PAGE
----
One of the reasons we moved to this neighborhood is that we would be able to walk and bike more than we could in our old neighborhood.
At the time, we were expecting a new light rail line a block over with a series of improvements for pedestrian access though the neighborhood. Six years later, however, the rail project isn’t even funded.
Train or no, our neighborhood has grown. The tree-filled lot across the street is now occupied by six very tall townhouses. (People always ask, “Each building is ONE HOUSE?”) In fact, there are new townhouses all over. And new apartment complexes. And more restaurants and stores than ever. In the fall I will have *five* grocery stores within 3/4 of a mile. Houston’s booming, baby, and my house is the center of the city’s universe.
My neighborhood’s Walkscore is 85, and getting higher by the day. We were recognized as one of “America’s Most Walkable Neighborhoods”. In addition to all the shopping and restaurants, I am under a mile from a great university and art museum; I am under two miles away from a library, C&D’s dance class, our church, three farmers’ markets, a vegetable co-op, and my alma mater. The city’s flagship urban park, the museum district, the zoo, and the gargantuan Texas Medical Center are all less than three miles away. I have parks—parks! with shade! at least part of the day. In this older neighborhood the urban street grid is largely intact, so I don’t have to walk or cycle along busy roads.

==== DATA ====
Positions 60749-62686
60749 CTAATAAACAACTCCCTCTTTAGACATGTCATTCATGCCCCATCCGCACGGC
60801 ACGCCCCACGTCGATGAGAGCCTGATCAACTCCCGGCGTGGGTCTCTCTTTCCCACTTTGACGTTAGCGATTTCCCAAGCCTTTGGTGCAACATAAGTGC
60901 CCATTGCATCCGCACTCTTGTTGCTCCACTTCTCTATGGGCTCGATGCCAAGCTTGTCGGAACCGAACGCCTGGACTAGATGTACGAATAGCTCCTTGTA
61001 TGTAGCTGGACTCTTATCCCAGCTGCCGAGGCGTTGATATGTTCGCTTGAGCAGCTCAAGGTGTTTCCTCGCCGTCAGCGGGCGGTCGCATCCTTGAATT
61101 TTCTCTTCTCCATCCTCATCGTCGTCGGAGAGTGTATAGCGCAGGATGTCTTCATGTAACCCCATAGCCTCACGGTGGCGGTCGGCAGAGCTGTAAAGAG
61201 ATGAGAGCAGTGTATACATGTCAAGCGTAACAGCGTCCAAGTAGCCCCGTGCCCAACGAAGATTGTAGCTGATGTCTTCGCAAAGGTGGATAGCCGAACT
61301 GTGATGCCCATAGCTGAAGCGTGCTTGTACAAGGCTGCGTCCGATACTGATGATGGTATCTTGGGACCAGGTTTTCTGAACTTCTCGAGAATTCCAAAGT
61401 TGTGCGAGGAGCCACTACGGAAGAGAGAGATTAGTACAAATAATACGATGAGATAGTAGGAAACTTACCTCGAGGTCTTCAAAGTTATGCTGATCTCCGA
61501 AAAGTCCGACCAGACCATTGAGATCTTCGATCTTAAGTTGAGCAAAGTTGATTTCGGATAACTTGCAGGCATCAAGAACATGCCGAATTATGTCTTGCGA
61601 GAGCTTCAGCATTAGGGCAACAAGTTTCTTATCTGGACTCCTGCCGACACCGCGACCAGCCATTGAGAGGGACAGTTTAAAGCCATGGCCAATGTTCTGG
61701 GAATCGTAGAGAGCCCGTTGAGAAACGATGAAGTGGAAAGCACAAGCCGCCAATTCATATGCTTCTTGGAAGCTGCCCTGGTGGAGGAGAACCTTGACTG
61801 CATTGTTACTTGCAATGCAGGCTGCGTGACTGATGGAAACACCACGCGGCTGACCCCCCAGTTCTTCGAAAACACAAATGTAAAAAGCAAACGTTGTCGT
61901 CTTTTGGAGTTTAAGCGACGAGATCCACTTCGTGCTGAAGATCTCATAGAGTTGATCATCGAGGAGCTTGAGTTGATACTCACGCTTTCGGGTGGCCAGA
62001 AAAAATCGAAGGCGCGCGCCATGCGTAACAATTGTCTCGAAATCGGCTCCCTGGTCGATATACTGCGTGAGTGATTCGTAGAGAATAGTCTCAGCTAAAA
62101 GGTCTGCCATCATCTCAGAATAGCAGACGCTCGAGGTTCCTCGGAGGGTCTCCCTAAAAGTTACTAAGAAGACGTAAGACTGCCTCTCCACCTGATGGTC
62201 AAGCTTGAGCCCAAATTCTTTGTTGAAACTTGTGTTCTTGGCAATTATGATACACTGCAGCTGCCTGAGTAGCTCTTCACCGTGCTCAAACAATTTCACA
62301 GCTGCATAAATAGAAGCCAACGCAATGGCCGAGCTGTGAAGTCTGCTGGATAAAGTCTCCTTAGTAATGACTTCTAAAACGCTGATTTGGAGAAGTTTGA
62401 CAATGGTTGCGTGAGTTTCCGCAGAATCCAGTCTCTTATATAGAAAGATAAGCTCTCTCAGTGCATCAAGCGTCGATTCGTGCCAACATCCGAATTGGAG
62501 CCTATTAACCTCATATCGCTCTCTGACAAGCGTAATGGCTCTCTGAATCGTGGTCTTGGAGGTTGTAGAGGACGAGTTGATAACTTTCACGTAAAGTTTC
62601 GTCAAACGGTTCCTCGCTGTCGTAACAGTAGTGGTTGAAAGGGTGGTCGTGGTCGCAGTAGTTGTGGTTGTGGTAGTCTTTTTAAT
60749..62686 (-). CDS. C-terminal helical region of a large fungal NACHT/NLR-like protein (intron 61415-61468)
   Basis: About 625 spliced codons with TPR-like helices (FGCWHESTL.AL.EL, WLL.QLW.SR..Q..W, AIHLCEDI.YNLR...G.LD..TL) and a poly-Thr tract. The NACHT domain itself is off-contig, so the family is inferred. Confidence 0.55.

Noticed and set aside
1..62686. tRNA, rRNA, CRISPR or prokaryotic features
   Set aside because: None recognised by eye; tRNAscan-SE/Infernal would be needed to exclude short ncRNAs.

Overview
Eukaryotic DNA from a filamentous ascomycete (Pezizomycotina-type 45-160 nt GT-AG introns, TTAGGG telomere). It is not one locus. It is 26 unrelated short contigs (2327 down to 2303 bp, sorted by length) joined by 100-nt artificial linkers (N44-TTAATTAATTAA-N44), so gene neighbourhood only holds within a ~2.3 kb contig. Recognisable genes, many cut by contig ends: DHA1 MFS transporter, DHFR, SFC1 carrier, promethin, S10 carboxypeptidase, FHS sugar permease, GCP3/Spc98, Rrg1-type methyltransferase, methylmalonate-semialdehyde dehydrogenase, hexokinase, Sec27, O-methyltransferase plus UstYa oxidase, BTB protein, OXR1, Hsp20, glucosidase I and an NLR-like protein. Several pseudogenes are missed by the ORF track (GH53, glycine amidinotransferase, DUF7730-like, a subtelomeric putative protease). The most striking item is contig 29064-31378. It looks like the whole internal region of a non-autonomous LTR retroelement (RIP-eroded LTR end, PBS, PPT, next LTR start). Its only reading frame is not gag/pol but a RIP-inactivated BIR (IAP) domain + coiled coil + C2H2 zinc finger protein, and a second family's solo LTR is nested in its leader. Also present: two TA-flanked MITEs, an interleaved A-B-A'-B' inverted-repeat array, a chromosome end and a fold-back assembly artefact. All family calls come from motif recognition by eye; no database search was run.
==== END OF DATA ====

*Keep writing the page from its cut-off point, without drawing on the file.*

But sometimes Houston is walk/bike/transit heaven hell, people.
Well, no, not hell, even though it does get awfully hot here. The thing is, with the density and all that our part of the city has to offer, our infrastructure could be better. Our graceful oaks offer shade but damage the sidewalks, lifting the concrete into awkward angles that send unsuspecting pedestrians on their knees, books, dog leash, or groceries flying. (We try not to complain too much about that, though, because on some streets—and in entire neighborhoods throughout the city–there are no sidewalks at all.) Sometimes cars and trucks go too fast and drive too carelessly, intimidating those on foot and bike. Crosswalks and street signs are often ignored. Mothers worry for their children: they see too many close calls on the street, and hear too many sad reports on the nighttime news. Even in one of the most walkable neighborhoods of the United States, many people perceive walking as dangerous or unpleasant. Away from the city center, Houston spreads thinly outward, vascularized by a web of massive superhighways that are connected by highway-like streets and hot parking lot deserts.
So, as a rule, and if they can, most people in this city drive. And drive, and drive.
Now, C&D are only seven, but even they know this isn’t a good thing.
So they complain. They tell me they want to run for city cancel, so they can install speed bumps, bike lanes, and save the neighborhood Fiesta grocery store. (The Fiesta has good bananas, they say). They sit through meetings and listen to me talk but the change is so slow in coming, and not everybody agrees about the speed bumps or bike lanes or even the Fiesta.
But sometimes that’s difficult to do when you’re seven. People treat you like you’re, well, a child, and you actually are, and the meetings get kind of boring, anyway, especially if there’s not a playground close by, and it’s hard to understand why anybody would disagree with you and your mom, besides.